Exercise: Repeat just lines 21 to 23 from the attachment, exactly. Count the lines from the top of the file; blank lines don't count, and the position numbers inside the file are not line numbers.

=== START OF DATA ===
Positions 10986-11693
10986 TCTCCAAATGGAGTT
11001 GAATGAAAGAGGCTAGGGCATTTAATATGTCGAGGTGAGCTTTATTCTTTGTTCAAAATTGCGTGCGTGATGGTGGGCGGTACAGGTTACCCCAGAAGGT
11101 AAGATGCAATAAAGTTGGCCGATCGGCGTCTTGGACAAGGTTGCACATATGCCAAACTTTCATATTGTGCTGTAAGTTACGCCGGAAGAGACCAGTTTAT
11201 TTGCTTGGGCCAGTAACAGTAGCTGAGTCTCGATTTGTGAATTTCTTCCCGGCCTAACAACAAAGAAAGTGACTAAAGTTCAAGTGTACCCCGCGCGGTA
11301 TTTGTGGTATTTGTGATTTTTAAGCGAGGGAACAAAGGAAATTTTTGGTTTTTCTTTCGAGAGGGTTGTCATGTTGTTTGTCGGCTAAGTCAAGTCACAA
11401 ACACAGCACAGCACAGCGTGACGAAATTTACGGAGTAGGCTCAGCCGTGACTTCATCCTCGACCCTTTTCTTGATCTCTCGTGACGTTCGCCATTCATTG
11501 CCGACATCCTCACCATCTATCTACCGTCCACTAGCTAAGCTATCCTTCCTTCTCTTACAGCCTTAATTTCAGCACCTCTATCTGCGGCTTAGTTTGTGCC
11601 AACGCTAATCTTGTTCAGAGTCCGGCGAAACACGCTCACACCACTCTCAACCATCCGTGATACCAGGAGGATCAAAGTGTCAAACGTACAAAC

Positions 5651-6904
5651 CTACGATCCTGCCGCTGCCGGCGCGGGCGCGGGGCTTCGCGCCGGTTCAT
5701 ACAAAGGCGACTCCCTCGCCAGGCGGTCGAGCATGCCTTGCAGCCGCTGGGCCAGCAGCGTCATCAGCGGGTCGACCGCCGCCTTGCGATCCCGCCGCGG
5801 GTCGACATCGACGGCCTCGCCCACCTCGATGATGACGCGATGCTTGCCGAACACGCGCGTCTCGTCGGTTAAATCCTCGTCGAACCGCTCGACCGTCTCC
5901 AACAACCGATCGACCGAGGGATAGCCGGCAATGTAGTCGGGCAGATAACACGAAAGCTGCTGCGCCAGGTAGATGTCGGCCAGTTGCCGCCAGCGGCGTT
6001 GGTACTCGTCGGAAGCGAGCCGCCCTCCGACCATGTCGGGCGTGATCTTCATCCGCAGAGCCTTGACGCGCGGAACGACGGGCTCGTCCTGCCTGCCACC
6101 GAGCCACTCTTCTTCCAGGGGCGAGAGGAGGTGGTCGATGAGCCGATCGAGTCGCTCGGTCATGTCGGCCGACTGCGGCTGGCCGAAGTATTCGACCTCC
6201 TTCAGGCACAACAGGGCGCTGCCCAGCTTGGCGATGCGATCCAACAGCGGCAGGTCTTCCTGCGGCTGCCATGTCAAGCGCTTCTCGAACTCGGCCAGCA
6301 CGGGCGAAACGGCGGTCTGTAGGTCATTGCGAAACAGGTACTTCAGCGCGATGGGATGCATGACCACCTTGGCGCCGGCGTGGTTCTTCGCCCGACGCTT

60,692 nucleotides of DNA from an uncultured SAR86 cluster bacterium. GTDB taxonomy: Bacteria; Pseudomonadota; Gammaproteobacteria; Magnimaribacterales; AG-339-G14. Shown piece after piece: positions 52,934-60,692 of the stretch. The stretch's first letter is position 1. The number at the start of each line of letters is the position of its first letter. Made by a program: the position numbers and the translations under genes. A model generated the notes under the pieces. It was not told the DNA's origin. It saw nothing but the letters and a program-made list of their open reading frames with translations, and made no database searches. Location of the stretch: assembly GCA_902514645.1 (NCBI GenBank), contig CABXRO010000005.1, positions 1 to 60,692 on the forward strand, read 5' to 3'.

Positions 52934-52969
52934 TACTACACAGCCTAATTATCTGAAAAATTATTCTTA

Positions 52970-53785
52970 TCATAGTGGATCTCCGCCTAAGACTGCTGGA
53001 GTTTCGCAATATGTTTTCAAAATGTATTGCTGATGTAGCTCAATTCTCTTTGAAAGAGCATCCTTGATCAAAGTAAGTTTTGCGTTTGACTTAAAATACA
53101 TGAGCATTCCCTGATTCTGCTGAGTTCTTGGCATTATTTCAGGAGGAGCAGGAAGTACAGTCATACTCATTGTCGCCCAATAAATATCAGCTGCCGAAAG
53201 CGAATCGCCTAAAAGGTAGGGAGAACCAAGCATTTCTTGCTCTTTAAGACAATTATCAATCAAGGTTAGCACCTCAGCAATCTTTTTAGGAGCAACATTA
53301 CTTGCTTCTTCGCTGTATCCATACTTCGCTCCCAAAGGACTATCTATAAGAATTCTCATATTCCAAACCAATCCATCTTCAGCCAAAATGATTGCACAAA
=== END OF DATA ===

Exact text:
52934 TACTACACAGCCTAATTATCTGAAAAATTATTCTTA

Positions 52970-53785
52970 TCATAGTGGATCTCCGCCTAAGACTGCTGGA